Teshuvah is the New Black

Another great insight from Rabbi Jesse M Olitzky
As Jews, we are given the month of Elul and the High Holy Days to do teshuvah and repent. Repenting – acknowledging that we’ve done something wrong, saying we are sorry, and asking for forgiveness – is the easy part. It is the change that follows that is most difficult. All of us feel remorse when we are caught and must deal with the consequences. When we are stuck dealing with the punishment, we realize that we shouldn’t have done what we did to get us there. The real test of teshuvah is what we do with our second chance when it is given. Will we be brave enough, and strong enough, to start anew or when given a second chance, will we succumb to our old ways of making mistakes?

The Pop Elul Project

Netflix redefined binge watching this summer. For the first time, the DVD Rental-by-mail and more recently, video streaming service, revolutionized television by producing their own television series. Unlike prime-time shows or cable network favorites, these serials did not premiere an episode at a time. The viewer was not forced to wait week after week to watch the next installment. The entire season premiered at once. As a result, I joined countless others by spending hours on the couch zipping through their series in a few short days.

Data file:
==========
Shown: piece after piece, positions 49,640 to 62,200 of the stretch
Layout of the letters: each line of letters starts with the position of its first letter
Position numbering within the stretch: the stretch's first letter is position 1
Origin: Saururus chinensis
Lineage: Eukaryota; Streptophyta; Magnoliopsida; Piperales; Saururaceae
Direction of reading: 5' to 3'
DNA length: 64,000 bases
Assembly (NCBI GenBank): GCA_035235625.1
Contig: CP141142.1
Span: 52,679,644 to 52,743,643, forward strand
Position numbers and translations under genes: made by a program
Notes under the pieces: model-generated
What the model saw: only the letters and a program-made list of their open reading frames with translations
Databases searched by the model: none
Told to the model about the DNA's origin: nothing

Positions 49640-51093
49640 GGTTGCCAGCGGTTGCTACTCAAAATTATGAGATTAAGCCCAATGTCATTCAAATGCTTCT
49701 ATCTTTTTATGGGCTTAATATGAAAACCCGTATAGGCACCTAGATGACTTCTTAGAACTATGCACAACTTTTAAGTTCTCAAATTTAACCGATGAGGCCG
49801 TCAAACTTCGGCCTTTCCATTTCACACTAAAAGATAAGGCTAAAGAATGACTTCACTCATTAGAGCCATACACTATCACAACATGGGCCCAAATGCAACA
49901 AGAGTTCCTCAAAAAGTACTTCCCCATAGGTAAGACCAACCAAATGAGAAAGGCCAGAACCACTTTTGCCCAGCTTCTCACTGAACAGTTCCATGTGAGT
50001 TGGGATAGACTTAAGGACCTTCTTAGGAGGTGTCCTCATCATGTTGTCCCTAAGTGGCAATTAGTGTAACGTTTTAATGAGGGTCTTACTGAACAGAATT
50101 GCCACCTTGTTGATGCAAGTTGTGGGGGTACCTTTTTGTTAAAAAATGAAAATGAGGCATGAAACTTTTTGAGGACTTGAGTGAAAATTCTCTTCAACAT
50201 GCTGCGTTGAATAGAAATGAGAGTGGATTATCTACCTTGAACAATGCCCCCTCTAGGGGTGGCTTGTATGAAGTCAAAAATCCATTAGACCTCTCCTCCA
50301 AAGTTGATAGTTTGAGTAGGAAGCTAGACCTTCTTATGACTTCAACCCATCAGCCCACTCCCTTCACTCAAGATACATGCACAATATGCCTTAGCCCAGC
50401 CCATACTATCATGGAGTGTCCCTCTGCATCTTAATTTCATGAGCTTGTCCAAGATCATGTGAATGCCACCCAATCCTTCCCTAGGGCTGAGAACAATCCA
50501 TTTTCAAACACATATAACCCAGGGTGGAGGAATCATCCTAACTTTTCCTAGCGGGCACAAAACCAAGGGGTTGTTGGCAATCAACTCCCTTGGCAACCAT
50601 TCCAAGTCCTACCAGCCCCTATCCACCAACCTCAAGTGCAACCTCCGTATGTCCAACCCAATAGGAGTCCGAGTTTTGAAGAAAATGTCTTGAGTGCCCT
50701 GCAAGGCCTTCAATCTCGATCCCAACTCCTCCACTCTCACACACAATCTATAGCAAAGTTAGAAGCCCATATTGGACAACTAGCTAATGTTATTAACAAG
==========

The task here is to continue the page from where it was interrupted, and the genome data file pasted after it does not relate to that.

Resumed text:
OITNBOne series that stood out to me was the critically-acclaimed Orange is the New Black, the story of protagonist Piper Chapman, played by Taylor Schilling and based on the real-life experiences of Piper Kerman, which chronicles her year in a minimum security women’s prison. This comedy-drama series has a cast of characters to keep the viewer entertained, each in jail for a…

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About dayanhadassah

✡MOT: I can worry about six things at once: Expert on 'what ifs' and worst-case scenarios: Aficionado of 'just in case': Kein Ayin Hara
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